The Carnival at Your Doorstep
When I first went to view my flat in Notting Hill I felt excited about the prospects of living along the route of Europe’s best street party.
It was around February, at the time the main road seemed wide and majestic stretching down hill. I remember thinking that I no longer will have to travel to and from the carnival in crowded buses. Even though I don’t usually spent more than a few hours at the Carnival, I still enjoy going to Westbourne Park Road every year for a taste of the food. The Caribbean jerk chicken, the corn on the cob and the sugar cane were some of my favourite. I particularly enjoy the corn on the cob as it reminds me of things I used to eat growing up.
The down side of living right in the middle of a Carnival Route
Now three years on, and two weeks to go before Notting Hill Carnival is under way, I start thinking of the not-so-fun aspects of living along the carnival route. “No Parking” signs have already gone up. This reminds residents that they will have to find parking spaces away from the central areas because most main roads are being cleared for the procession. For me this means far from my front door. I also remember back to a 7:00 AM wake up call on a Saturday morning as eager performers started testing their sound systems. Not to forget the revellers constantly buzzing the door bell asking “can I use your bathroom”. Or the drunken randomly trying to hug you every time you leave the house.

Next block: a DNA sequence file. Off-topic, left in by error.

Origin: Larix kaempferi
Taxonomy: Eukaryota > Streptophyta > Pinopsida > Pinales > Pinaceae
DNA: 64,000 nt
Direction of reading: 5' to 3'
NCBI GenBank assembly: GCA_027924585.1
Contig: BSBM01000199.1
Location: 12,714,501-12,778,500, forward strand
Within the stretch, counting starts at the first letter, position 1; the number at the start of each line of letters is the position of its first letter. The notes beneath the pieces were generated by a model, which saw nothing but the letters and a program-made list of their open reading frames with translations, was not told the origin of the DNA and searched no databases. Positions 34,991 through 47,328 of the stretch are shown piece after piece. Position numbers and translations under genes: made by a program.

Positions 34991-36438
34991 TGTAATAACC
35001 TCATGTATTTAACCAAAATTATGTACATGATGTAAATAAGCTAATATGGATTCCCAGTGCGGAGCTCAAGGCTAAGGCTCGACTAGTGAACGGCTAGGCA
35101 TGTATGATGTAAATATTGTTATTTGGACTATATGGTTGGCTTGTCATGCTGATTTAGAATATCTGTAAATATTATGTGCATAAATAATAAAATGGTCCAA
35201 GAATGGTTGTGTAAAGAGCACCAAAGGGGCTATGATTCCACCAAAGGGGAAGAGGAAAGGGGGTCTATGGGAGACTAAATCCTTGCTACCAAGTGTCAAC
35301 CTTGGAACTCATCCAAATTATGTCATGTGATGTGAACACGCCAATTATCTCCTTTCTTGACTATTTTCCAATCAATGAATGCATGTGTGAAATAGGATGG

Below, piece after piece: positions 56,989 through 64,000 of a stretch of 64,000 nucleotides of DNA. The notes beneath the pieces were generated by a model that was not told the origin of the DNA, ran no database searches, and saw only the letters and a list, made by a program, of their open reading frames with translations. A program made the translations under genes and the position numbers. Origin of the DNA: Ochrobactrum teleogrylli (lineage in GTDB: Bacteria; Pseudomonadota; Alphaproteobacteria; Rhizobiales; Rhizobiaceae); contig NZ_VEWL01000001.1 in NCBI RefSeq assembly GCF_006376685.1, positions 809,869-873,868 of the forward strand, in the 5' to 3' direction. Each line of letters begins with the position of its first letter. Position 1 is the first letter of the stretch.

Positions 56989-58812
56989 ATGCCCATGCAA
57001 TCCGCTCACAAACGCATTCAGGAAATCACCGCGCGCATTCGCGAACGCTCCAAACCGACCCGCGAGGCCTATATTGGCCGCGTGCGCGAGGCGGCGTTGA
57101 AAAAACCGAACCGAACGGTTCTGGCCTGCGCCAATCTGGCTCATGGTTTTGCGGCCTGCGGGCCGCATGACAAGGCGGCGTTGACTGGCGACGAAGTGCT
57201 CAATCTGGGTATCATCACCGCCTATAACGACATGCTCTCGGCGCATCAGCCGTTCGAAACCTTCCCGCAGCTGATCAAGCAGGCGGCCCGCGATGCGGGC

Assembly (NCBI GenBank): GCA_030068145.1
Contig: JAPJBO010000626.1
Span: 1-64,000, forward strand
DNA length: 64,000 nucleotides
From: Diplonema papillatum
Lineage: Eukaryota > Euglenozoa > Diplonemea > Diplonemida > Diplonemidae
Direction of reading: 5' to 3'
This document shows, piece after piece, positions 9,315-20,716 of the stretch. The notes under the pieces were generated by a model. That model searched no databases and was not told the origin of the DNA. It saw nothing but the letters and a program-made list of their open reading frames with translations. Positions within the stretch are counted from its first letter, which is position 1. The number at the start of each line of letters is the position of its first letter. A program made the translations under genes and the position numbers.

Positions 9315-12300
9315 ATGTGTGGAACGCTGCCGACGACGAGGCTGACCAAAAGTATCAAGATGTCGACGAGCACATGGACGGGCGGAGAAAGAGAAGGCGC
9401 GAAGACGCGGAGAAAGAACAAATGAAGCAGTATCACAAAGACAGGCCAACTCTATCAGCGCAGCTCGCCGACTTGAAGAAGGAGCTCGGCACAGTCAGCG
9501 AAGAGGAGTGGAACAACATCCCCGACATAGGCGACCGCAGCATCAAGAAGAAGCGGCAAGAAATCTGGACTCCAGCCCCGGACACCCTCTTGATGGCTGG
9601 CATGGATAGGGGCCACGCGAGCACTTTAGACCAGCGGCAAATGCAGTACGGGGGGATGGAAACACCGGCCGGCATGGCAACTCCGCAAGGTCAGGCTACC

The Up side of living right in the middle of a Carnival Route
Despite all of the (small) inconveniences I am looking forward to a full, loud and colourful street. I will literally just need to pop my head out of the window to enjoy the party.
The Carnival offers a truly amazing spectacle, specially seen from above. I remember two years ago when a troupe of Brazilian drummers dressed in red and white filled the entire length of the main road with uniform colour and rhythmic drumming. It was a truly mesmerising show, slowly moving down the road.
Last year I was away during the Carnival weekend. After a few years of Carnival, many local residents of Notting Hill now make the conscientious decision to take a break from time to time. I returned home at around 7:00pm on the last day of Carnival expecting it would be finished. It was still going strong. When it came to an end a few hours later, people were still buzzing. Thousands and thousands of people now filtered out, up and down the silent procession route. Some occasionally singing, others just exhausted and a few simply too drunk to seem to know where they were heading. And in two weeks time it starts all over again!